Some Hatay Alawis see the Syrian Sunnis who have fled to their province not as refugees, but as fighters who have killed or endangered their extended families in Syria. Others depict them as jihadis who threaten Alawis on both sides of the border. One Hatay resident recently told of a Syrian who asked a Hatay shopkeeper if he was Alawi. The shopkeeper nodded, only to be berated by the Syrian refugee, who threatened that Turkish Alawis would meet the same fate as Syrian Alawis—in short, that their turn would come. Security forces had to intervene to break up the ensuing fight.
Ankara has taken steps to alleviate these grievances. Since September, it has steered away from settling large numbers of Syrian Sunni refugees in Hatay, moving many of them to interior provinces. Yet Ankara still has cause for concern, since wider sectarian conflict in Syria would likely spur a larger refugee flow into the province, and stoke local Sunni-Alawi tensions.
Meanwhile, Turkish Alevis, who comprise about 15 percent of the country’s population, could complicate matters further. Although they are not related to the nearly eponymous Alawis, they too are staunchly secular. And like the Alawis, they oppose the AKP’s Syria policy and are overwhelmingly supportive of the CHP. A recent poll by CHP parliamentarian Sabahat Akkiraz indicated that 83 percent of Alevis and Alawis supported the CHP in the 2011 elections. If Hatay Alawis rally more forcefully against the government’s Syria policy, Alevis will almost certainly follow.
Attitudes in the wider Arab world now exhibit some of the same cleavages. Sunni leaders in Iraq excoriate Prime Minister Maliki for being Iran’s puppet, and have forged close ties with Turkey. Meanwhile, Shi‘a groups are beginning to suspect that Turkey harbors sectarian motivations. In Lebanon, a Shi‘a clan kidnapped a group of Turkish businessmen last autumn in retaliation for Free Syrian Army kidnappings of their kin in Syria. And in Iraq, Basra has seen flag-burning demonstrations against Turkey as well as threats against Turkish businessmen. As these episodes suggest, Turkey and Iran are coming to embody the sectarian polarization of the Levant. Turkish-Iranian rivalry is shaping the Middle East, once again.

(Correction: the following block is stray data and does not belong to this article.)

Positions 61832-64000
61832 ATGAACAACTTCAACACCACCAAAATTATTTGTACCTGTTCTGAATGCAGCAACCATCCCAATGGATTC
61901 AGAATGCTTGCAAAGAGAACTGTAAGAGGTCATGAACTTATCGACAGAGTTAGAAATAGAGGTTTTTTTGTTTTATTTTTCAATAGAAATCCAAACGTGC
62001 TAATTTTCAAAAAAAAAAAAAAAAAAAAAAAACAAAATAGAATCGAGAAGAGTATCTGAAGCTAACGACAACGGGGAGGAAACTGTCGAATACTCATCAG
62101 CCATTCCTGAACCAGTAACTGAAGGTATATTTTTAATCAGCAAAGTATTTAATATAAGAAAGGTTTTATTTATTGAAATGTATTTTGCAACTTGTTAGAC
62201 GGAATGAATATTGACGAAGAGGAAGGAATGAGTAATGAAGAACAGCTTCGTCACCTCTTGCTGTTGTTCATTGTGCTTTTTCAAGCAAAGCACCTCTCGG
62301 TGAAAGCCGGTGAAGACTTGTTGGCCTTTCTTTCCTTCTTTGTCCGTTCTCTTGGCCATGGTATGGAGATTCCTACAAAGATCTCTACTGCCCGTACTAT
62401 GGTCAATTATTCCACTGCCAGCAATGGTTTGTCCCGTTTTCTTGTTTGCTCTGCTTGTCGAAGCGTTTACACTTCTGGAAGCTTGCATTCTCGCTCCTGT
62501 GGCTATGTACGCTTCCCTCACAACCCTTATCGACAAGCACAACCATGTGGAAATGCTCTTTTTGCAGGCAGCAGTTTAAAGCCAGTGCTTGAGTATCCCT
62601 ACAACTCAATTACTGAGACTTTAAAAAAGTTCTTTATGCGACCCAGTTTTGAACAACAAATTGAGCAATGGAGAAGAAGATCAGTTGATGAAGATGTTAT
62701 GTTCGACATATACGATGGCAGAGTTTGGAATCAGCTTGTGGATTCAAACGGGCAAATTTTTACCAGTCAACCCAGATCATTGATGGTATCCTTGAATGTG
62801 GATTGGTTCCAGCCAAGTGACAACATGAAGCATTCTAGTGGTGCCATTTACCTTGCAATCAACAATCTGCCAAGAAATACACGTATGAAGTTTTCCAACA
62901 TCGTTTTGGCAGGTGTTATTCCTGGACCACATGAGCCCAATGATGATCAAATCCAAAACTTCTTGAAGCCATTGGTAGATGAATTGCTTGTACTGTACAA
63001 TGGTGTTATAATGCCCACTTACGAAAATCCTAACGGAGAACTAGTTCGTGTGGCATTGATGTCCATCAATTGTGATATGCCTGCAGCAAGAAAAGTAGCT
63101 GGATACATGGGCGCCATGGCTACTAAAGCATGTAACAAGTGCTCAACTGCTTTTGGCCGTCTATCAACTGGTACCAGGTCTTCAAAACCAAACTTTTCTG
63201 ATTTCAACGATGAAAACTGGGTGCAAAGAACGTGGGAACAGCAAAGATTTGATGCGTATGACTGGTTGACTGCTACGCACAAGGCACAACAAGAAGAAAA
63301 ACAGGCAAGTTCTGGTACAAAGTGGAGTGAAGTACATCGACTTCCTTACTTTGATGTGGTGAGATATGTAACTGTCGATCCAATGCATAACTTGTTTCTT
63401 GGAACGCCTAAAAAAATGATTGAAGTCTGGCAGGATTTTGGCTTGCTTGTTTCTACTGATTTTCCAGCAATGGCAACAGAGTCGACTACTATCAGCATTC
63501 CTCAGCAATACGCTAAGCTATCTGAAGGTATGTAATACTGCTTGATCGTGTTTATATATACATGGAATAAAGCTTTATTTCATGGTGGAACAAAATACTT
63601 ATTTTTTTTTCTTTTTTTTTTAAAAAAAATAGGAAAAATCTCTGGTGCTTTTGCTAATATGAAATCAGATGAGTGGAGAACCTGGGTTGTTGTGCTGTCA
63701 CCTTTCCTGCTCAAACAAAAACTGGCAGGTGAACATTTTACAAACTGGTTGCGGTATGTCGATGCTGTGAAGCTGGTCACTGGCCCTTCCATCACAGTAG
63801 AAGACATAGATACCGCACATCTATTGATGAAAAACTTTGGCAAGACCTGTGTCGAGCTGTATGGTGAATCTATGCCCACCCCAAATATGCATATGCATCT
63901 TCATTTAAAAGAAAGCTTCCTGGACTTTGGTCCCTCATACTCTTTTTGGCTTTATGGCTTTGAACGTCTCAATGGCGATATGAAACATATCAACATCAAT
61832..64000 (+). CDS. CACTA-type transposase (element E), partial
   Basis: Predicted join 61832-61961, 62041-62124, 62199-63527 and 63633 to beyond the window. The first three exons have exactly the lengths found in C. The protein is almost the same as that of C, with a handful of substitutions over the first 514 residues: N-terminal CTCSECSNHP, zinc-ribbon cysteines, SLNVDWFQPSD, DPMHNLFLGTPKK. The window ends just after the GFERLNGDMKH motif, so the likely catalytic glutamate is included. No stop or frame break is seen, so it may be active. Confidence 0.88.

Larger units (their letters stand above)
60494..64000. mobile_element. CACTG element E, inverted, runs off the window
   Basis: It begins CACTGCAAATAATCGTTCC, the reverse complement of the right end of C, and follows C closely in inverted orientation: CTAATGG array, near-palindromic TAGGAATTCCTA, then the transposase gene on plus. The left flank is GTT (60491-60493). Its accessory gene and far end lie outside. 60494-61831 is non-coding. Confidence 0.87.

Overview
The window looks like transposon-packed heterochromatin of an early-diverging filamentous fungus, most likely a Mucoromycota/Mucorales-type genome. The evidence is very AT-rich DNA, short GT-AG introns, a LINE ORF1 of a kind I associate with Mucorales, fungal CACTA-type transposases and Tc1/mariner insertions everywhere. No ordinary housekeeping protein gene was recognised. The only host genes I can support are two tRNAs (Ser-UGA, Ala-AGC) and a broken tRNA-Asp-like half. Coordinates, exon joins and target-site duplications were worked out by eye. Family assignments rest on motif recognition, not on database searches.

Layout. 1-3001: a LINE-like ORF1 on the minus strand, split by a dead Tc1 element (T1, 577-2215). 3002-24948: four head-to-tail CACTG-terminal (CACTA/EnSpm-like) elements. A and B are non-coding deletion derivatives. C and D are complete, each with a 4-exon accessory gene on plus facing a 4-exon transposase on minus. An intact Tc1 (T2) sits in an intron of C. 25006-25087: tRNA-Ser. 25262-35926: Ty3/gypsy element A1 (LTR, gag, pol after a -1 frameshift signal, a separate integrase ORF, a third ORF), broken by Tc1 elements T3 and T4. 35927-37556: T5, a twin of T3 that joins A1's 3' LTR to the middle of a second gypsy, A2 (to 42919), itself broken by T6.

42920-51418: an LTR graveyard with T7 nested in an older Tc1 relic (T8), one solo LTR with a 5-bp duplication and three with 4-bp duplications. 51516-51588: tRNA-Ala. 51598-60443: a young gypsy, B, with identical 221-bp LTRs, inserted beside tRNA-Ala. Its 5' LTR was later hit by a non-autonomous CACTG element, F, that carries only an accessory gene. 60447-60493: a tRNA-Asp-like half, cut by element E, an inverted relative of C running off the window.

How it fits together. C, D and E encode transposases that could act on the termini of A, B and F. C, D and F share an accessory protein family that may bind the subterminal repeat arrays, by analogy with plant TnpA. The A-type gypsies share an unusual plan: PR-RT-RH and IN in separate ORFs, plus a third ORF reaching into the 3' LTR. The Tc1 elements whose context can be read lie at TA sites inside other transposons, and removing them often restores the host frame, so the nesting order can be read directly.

he Arab peoples of the Levant and Fertile Crescent were ruled by foreign dynasties from the 13th century until the crumbling of the Ottoman Empire after World War I. Even thereafter, colonial powers and brutal dictators continued to stand in the way of genuine self-governance. For some, the throngs in Tunisia and Cairo in 2011 seemed to herald an end to this long epoch. The upheaval held promise as an historic moment for the Arab peoples—a genuine opportunity to take the reins in forging their own destiny. To an extent, this remains true. But the “Arab Spring” has not rendered null the political forces that have shaped the Middle East for centuries. And the reawakening of Turkish-Iranian and Sunni- Shi‘a rivalry in the Fertile Crescent is prominent among the exogenous factors that will shape the political landscape of the Arab world in the coming years.1Some Alevis, however, fled to the central and northern Anatolian highlands, where they remained until the late 19th and early 20th centuries, when Ottoman modernization and Kemalist secularization, respectively, facilitated their return to the mainstream.
2See H. Akin Ünver, “How Turkey’s Islamists Fell out of Love with Iran”, Middle East Policy (Winter 2012).
3Erhal Topal, “?syan kültürü ve Osmanl?’da Derin Devlet”, Samanyolu Haber, April 23, 2013.